Two films about China are particularly noteworthy. Ascent is a documentary that gives a clear and very close vision of the cultural changes in progress. Hint: it’s about money and status claims, not COVID which it predates. eternal spring is a bit of history about the night Falun Gong fanatics hijacked a state television service to spread the message that their movement is good, not bad. The film is Canada’s Oscar submission.
Consolidation was still not enough. My top 10 are always 12. They are in alphabetical order.
IN THE WEST, NOTHING IS NEW:
The classic anti-war novel became an Oscar-winning film in 1932 and now, in its first German-language version, it boosts everything: the dark, scary times in the trenches and the lies young recruits were told that the war is glorious.
AVATAR THE WAY OF WATER:
I found the story and characterizations disappointing, but the theme of environmental stewardship encouraging and the visual creativity incredible. Also a bit of Canadian pride: James Cameron’s film has already grossed a billion dollars, even though he says he’ll have to make double that just to break even. Stunning numbers.
THE BANSHES OF INISHERIN:
Superb acting from Colin Farrell and Brendan Gleeson and sharp economic writing and directing from Martin McDonagh make for a thoroughly entertaining and initially fun film about the unraveling of a friendship.
As a fan myself, I was suspicious of what Baz Luhrman might do with yet another biography of the king. Well, it’s splendid, frantic at times, perfectly capturing his stage presence (in Austin Butler’s performance) and the control Colonel Tom Parker (Tom Hanks) had over him. That’s not the whole story but powerful either way.
HEY: A donkey travels the countryside and encounters the worst and the best of humanity. Watching him is absolutely seductive, for the cunning he exhibits and for what he encounters. Footballers should beware, however. They don’t do well at all.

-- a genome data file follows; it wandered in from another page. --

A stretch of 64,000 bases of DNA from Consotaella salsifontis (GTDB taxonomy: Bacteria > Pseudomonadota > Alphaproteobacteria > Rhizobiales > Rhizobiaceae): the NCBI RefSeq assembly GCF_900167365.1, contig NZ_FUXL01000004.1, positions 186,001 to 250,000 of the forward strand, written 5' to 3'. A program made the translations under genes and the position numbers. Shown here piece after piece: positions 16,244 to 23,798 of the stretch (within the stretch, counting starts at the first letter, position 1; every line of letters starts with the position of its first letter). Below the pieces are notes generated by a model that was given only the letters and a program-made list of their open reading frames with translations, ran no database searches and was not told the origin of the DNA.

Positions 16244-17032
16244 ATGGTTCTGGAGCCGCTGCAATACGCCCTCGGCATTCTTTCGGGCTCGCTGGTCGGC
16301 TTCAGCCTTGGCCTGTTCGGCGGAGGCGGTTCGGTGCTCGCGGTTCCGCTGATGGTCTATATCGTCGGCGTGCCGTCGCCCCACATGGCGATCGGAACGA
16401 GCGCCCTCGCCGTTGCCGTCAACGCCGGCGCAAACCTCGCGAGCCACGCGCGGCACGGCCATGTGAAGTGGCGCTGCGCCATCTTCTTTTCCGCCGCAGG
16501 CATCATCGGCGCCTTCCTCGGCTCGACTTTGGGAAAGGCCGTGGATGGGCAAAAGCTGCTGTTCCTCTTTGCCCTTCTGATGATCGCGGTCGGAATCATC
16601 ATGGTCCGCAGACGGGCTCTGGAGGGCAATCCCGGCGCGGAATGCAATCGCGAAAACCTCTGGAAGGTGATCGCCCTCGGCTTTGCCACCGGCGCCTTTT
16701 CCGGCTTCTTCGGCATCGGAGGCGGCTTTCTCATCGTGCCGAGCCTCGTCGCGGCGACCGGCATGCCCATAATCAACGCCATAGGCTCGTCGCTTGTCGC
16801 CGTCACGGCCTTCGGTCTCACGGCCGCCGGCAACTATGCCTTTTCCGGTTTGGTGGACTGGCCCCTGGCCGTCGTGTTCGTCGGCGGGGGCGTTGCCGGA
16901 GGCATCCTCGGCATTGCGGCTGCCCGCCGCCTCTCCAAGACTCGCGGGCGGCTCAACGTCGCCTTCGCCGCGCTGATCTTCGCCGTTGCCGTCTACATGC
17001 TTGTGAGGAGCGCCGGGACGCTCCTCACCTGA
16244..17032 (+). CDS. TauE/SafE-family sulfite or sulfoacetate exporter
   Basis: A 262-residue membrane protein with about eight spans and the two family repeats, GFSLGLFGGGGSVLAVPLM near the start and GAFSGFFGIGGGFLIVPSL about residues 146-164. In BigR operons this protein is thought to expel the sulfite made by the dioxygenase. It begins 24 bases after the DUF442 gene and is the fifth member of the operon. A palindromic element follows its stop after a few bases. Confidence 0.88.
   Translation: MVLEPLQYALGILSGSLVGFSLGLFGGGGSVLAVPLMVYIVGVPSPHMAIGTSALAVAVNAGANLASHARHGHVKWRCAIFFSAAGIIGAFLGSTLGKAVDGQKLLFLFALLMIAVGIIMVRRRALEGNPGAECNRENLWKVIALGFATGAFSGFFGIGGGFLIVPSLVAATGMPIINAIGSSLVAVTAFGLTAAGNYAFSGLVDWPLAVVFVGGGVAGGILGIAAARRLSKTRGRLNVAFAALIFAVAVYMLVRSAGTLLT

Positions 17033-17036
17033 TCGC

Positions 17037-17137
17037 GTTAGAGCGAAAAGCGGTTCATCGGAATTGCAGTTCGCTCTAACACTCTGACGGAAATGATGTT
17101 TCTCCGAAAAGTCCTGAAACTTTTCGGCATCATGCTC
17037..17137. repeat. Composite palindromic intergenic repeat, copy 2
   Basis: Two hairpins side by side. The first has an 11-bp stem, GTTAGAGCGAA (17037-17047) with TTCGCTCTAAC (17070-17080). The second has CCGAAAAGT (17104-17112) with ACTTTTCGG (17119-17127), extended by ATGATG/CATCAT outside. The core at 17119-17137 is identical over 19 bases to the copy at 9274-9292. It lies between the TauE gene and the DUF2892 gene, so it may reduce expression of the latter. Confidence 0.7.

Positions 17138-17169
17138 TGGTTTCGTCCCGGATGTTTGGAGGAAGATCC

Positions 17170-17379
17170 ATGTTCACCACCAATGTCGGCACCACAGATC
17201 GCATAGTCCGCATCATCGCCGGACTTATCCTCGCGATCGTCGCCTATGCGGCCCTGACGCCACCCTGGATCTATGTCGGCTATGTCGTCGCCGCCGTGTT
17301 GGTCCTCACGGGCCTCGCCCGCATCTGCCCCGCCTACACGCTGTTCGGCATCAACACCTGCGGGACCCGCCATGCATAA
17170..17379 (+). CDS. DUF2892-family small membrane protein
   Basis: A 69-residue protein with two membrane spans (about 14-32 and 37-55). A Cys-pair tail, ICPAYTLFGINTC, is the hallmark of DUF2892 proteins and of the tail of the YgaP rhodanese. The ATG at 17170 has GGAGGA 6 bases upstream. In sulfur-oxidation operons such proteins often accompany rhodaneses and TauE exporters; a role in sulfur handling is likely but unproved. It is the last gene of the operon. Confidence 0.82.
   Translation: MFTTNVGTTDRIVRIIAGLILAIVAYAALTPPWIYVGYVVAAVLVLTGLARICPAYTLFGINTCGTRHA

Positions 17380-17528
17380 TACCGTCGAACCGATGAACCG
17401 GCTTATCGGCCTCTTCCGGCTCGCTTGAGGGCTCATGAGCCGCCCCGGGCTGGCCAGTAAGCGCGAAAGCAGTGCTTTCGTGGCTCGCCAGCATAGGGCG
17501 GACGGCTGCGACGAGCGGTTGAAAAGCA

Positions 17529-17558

EVERYWHERE AT THE SAME TIME:
We all want intelligence and imagination in movies. Get ready for loads of both in this one. Michelle Yeoh stars as a laundromat owner who gets tangled up with an IRS official (Jamie Lee Curtis) and walks away imagining how different her life could have been: chef, movie star, singer. opera, kung fu fighter, talking rock, eminence who saved the world in the multiverse. No chance of getting bored. holy spider
HOLY SPIDER: One of the two very good representations this year of the work of journalists (She said is the second). This one is a true story from Iran where about 20 years ago a man was killing prostitutes thinking he was doing Allah’s work to clean up the streets. A reporter does what the police couldn’t do, find him. We see his work and the details are chilling.
MARCEL THE SHELL: More tricks and a very touching story. He’s a mollusk who was separated from his family when their home was turned into an airbnb. His grandmother (voiced by Isabella Rossellini) and TV’s Leslie Stahl 60 minutes both help. The film is playful, whimsical and heartfelt.
NO BEAR: Iranian Jafar Panahi is currently in prison because he continued to make films while he was banned from doing so. It’s one of his best. It’s partly about making movies in secret and mostly about small-town attitudes, even superstitions, that he finds in a village he visits to do his job. He becomes increasingly entangled in a local dispute, border and smuggler suspicions and more. Funny but edgy stuff too.
SHE SAID: The New York Times denounces Harvey Weinstein. (see review above)
Cate Blanchett gives a powerful performance as a symphony conductor whose rise in the usually male profession is threatened. It’s thanks to his personal way of working and a scandal from his past. These two current concerns, the advancement of women and the cancellation of culture, are vividly manifested in this gripping film.
THE WHALE: Brendan Fraser also gives a powerful performance. He plays a deadly obese man and you come to believe his predicament. (See review above)